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Old 10-10-2006, 11:57 AM   #1
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I have a 2000 Monaco motorhome and I am considering having a steel roller welded to the bottom of the hitch skid plate(long story). I understand that special precautions should be taken while welding on a MH because of the possibility of damaging the electrical system due to current from the welder backfeeding through the chassis??
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Old 10-10-2006, 11:57 AM   #2
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I have a 2000 Monaco motorhome and I am considering having a steel roller welded to the bottom of the hitch skid plate(long story). I understand that special precautions should be taken while welding on a MH because of the possibility of damaging the electrical system due to current from the welder backfeeding through the chassis??
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Old 10-10-2006, 12:57 PM   #3
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You are correct. According to a DD transmission tech, on a W-22 he Told me never elec weld unless you disconnect all batteries. He said they have had to replace the control module on several MHs because of the elec damage. s/Toby
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Old 10-10-2006, 09:17 PM   #4
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Rather then worrying about the electroics and taking precautions, can you remove the hitch then weld on the roller. Might take some time, but you'll be safe.
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Old 10-11-2006, 12:06 PM   #5
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It's been a long time since I did any welding, but why not use a gas welder?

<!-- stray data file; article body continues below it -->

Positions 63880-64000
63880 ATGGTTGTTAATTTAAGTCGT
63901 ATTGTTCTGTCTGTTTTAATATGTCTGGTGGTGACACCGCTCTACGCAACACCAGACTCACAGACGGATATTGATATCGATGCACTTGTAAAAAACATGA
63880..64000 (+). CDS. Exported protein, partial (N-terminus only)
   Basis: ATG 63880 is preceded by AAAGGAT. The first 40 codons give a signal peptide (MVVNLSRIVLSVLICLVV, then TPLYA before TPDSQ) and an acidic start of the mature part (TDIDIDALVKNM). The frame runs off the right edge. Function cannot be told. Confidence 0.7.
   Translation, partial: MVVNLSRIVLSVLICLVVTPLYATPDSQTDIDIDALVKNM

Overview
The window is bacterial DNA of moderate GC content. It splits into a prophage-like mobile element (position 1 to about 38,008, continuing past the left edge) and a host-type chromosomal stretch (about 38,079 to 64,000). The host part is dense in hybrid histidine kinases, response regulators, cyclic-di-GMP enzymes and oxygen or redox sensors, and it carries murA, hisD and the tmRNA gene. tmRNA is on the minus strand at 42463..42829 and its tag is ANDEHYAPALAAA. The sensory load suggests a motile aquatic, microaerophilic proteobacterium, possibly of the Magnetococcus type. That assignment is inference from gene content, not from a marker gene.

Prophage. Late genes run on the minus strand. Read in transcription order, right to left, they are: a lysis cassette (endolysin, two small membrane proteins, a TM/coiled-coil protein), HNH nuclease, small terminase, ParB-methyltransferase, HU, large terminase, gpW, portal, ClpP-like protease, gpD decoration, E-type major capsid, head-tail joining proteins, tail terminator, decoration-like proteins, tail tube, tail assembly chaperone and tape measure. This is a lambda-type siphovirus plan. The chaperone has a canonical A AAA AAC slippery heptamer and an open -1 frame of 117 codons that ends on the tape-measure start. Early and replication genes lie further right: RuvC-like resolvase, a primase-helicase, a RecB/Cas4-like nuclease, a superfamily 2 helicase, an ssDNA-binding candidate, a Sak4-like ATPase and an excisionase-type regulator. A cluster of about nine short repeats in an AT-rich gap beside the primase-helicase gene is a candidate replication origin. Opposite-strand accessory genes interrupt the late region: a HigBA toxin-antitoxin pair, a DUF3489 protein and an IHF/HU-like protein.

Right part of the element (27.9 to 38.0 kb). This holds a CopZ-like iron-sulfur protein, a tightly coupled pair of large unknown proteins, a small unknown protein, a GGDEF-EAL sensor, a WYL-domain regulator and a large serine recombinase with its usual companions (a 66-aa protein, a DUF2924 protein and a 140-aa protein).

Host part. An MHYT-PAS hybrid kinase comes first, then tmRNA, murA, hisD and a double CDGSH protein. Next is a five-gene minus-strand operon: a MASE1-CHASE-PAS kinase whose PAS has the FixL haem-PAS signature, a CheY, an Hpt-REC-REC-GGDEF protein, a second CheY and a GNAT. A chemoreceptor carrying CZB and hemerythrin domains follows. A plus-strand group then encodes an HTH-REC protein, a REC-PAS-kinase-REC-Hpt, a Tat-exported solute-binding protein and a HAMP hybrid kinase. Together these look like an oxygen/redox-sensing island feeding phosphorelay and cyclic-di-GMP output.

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Old 10-11-2006, 09:51 PM   #6
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Disconnect the batteries and make sure the welding ground is hooked directly to the hitch and you should be fine.

It would be best if you took it to a shop that has a wire feeder welder instead of a stick welder.

That is a trailer sales/weld shop in our town and that is what they do. Never had a problem they said in the 17 years they have been doing it.

That is also the same procedure they use if they do any welding on any big rig truck, pickup or any vehicle. They do use a wire feeder welder if at all possible. They connect the ground as close as they can to the welding point.

They welded a second reciever box on our other MH with no problem so I do/did trust their advice.

Ron
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Old 10-12-2006, 09:49 AM   #7
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I would be interested in what helped you decide to add the roller. I've seen them and wondered if it would be a good thing? Thanks, HarveyP
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Old 10-15-2006, 12:42 PM   #8
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My '00 Monaco Diplomat has a full length stone guard. It's hung a couple of feet inside the end of the hitch. If the coach bottoms out on a steep incline(such as exiting a parking lot or drive way), the guard can fold up under the hitch and when it bottoms out on it it's not good! It's happened to me once and it bent the guard and its support frame and scratched the stainless steel Monaco logo plate that runs across the full width of it. I am considering moving the guard further back and putting the skid wheel to give it more clearance. I found one that can be bolted on at CW, so welding it on won't be an issue.
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Old 10-19-2006, 11:29 AM   #9
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You'd be surprised at the great heavy duty wheels that can found at an industrial supply store. "Northern Tool"
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Old 10-19-2006, 04:00 PM   #10
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Ron,
As one with some limited welding training and experience, tell me why a wire feed would be any different than stick to the electronics? The Ford people told me that if you have any type of arc welding done to unplug the modual and to make very sure that the ground is good by checking it with an ohm meter to be less than 1 ohm. They also said that it was less likely to cause a problem if the welding were done using DC.
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Old 10-20-2006, 03:25 PM   #11